Generations Clash In Moscow's Nutcracker Tournament

Generations Clash In Moscow's Nutcracker Tournament

Dec 20, 2016, 10:26 AM |
11 | Chess Event Coverage

The traditional Nutcracker tournament is under way in Moscow, Russia. After four rounds of classical chess, "experience" (the Kings) has a tiny lead over "youth" (the Princes).

Another edition of the annual Nutcracker event was opened on Friday December 16 at the Central Chess House on the Gogolevsky Boulevard in Moscow. The tournament is supported by the Ladya Foundation (for social, educational, innovative and sports projects), the Russian Chess Federation, and Oleg Skvortsov.

Alongside his Zurich Chess Classic (the next will be in April), it's good to see that Skvortsov continues to support this event as well.

The list of guests at the opening ceremony revealed a status of class and dignity for this tournament. For starters, the world's oldest grandmaster was there: Yuri Averbakh, now 94.

You might recognize Averbakh in the middle here. | Photo Vladimir Barsky.

Other names present were the 12th world champion, Anatoly Karpov, FIDE President Kirsan Ilyumzhinov, and also grandmasters such as Ian Nepomniachtchi and Yuri Dokhoian.

As always, the tournament follows the Scheveningen system with one member of each team playing all members of the other team. This year, there's the traditional clash between "Kings" and "Princes," but there's also a "Queens" vs "Princesses" match.

In our reports, we will focus on the Kings vs Princes section.

Kings vs Princes

# Fed Title Kings Rtg # Fed Title Princes Rtg
1 GM Boris Gelfand 2725 1 GM Vladimir Fedoseev 2667
2 GM Alexander Morozevich 2676 2 GM Daniil Dubov 2660
3 GM Alexei Shirov 2673 3 GM Vladislav Artemiev 2653
4 GM Alexey Dreev 2652 4 GM Grigoriy Oparin 2616

Queens vs Princesses

# Fed Title Queens Rtg # Fed Title Princesses Rtg
1 IM Alisa Galliamova 2443 1 WIM Polina Shuvalova 2383
2 IM Ekaterina Kovalevskaya 2430 2 WFM Aleksandra Dimitrova 2319
3 IM Elena Zaiatz 2313 3 WIM Elizaveta Solozhenkina 2269
4 WGM Galina Strutinskaia 2266 4 Aleksandra Maltsevskaya 2251

Classical chess games were played on December 17-20, and on December 21 and 22, the players will move to rapid chess. The winning teams will be determined by the total number of points scored by the players. For the classical part, it's 2 points for a win, 1 for a draw, and 0 for a loss. It's 1, ½ and 0 respectively for rapid.

Day 1

On the first day, the Princes and the Queens took a small lead. Both teams drew three games and won one, scoring 5-3 and 10-6 in total.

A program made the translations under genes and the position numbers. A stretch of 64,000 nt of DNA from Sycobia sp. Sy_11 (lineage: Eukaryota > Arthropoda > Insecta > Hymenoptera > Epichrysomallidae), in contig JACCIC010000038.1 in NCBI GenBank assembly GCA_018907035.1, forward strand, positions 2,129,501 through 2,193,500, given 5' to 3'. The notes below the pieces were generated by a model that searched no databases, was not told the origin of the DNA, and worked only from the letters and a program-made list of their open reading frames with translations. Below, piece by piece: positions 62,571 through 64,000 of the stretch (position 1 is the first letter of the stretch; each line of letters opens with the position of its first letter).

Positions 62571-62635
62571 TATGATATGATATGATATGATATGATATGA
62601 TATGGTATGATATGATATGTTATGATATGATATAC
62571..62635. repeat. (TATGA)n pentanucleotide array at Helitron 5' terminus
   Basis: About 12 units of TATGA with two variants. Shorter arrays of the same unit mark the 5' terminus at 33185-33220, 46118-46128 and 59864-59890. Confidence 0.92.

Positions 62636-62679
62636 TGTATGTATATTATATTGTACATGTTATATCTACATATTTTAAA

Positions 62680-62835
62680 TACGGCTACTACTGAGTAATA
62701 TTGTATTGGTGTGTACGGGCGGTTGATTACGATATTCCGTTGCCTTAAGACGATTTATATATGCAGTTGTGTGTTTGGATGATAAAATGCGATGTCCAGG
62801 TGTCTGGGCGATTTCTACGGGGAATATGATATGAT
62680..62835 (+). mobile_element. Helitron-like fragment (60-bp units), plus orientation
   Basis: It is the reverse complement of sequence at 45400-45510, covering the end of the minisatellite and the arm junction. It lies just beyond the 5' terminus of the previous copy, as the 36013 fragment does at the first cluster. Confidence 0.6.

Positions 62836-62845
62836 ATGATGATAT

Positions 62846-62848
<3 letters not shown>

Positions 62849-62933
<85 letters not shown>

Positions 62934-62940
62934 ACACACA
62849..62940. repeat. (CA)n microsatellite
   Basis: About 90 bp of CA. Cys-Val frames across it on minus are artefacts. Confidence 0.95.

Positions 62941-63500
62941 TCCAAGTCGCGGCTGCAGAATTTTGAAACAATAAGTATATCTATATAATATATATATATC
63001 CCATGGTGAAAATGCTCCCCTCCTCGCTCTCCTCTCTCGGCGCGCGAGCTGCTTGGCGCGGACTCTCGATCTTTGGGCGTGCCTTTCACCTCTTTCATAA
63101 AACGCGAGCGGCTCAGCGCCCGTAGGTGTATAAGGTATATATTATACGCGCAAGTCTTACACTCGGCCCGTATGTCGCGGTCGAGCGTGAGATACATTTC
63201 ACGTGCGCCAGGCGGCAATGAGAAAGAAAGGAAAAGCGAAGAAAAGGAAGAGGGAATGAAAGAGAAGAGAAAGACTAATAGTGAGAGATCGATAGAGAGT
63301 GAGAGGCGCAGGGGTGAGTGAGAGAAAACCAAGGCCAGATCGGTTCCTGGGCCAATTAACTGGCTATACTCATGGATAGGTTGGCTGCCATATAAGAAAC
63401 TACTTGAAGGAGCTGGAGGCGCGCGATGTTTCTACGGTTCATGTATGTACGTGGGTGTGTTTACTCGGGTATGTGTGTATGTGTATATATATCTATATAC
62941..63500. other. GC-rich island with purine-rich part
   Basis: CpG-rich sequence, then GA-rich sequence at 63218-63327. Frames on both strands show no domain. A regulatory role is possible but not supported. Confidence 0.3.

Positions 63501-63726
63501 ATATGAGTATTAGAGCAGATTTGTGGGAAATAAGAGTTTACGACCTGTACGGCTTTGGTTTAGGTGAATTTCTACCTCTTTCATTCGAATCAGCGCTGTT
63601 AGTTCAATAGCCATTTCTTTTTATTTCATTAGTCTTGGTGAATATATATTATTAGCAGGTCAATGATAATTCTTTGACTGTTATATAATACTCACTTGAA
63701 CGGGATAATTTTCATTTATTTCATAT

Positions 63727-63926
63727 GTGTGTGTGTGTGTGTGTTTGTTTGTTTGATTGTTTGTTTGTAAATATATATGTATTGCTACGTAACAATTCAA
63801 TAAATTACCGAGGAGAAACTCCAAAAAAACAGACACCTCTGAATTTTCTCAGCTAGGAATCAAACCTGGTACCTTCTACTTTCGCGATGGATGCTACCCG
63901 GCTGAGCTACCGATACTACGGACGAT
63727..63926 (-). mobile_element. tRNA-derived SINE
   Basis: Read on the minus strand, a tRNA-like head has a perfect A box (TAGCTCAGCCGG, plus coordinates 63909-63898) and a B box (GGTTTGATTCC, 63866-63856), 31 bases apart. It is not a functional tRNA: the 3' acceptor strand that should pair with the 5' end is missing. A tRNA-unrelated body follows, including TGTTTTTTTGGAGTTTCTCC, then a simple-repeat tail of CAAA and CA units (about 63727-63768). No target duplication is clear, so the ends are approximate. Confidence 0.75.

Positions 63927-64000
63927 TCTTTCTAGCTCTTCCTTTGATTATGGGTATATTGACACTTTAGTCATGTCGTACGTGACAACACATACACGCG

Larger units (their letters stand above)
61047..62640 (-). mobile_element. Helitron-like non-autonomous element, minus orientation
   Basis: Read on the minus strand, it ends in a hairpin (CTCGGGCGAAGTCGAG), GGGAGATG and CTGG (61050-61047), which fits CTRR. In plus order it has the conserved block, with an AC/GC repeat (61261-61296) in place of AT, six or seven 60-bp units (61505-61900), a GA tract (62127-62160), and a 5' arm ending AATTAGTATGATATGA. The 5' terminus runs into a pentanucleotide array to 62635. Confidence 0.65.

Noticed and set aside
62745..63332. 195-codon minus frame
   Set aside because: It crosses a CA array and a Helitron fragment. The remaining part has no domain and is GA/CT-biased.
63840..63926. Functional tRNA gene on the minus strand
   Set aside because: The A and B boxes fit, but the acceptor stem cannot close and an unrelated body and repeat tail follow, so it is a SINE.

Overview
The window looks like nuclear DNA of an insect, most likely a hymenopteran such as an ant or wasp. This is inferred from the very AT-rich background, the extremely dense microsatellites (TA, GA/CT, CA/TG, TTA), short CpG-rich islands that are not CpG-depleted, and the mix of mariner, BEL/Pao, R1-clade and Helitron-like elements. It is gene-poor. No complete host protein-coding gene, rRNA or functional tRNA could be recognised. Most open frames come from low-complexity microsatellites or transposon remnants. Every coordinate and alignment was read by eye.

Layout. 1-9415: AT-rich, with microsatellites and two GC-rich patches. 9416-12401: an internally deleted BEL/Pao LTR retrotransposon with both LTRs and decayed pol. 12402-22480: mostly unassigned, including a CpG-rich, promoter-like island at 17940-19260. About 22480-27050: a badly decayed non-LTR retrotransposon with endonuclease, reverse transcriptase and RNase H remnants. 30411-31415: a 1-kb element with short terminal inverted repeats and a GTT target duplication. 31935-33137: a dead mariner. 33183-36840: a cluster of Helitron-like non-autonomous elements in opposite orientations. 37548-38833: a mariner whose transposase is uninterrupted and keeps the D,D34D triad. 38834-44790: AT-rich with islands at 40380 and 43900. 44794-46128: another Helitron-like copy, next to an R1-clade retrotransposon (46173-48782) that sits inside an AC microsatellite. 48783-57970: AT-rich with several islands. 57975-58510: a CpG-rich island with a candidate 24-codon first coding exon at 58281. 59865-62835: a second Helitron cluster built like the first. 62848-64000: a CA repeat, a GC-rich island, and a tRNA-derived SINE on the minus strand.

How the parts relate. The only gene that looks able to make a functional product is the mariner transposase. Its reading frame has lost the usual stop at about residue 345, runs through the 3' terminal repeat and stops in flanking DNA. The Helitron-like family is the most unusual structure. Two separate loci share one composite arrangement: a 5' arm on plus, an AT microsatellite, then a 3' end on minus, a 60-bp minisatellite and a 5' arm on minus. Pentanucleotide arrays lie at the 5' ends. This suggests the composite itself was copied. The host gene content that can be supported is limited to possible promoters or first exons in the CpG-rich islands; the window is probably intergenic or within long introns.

In the men's section, it was Grigoriy Oparin (19) who defeated Alexey Dreev (47) from a quiet English opening. The line has more venom than you'd expect.

Oleg Skvortsov making the first move on the Dubov-Shirov board. | Photo Eteri Kublashvili.

Day 2

The next day, the Kings leveled the score. Again three games ended in draws, and it was Dreev who got a quick revenge, in his beloved Caro-Kann versus Vladimir Fedoseev (21). The positional exchange sacrifice was instructive.

Dreev was the "main character" in the first two rounds. | Photo Eteri Kublashvili.

The Princesses defeated the Queens 5-3 as well, so in both matches the score was 8-8.

Day 3

The Kings continued well and also won the third round 5-3. The Princess defeated the Queens 6-2 on this day.

This time it was Alexei Shirov (44) who scored the decisive point for the Kings. The wizard from Latvia demolished Fedoseev's Berlin Wall surprisingly quickly.

A Berlin Ending in the making. | Photo Vladimir Barsky.

Day 4

The fourth day of play saw four draws among the men, whereas the Queens defeated the Princesses 7-1. This leads to the following standings in the men's section before the players go into the rapid portion:

# Kings CR P1 P2 P3 P4 P1 P2 P3 P4 P1 P2 P3 P4 Pts
K1 Morozevich 2676 1 1 1 1 4
K2 Gelfand 2722 1 1 1 1 4
K3 Dreev 2652 2 1 0 1 4
K4 Shirov 2673 2 1 1 1 5
Total 17
# Princes CR K1 K2 K3 K4 K1 K2 K3 K4 K1 K2 K3 K4 Pts
P1 Fedoseev 2667 1 1 0 0 2
P2 Artemiev 2653 1 1 1 1 4
P3 Oparin 2616 1 1 2 1 5
P4 Dubov 2660 1 1 1 1 4
Total 15


Games from TWIC.

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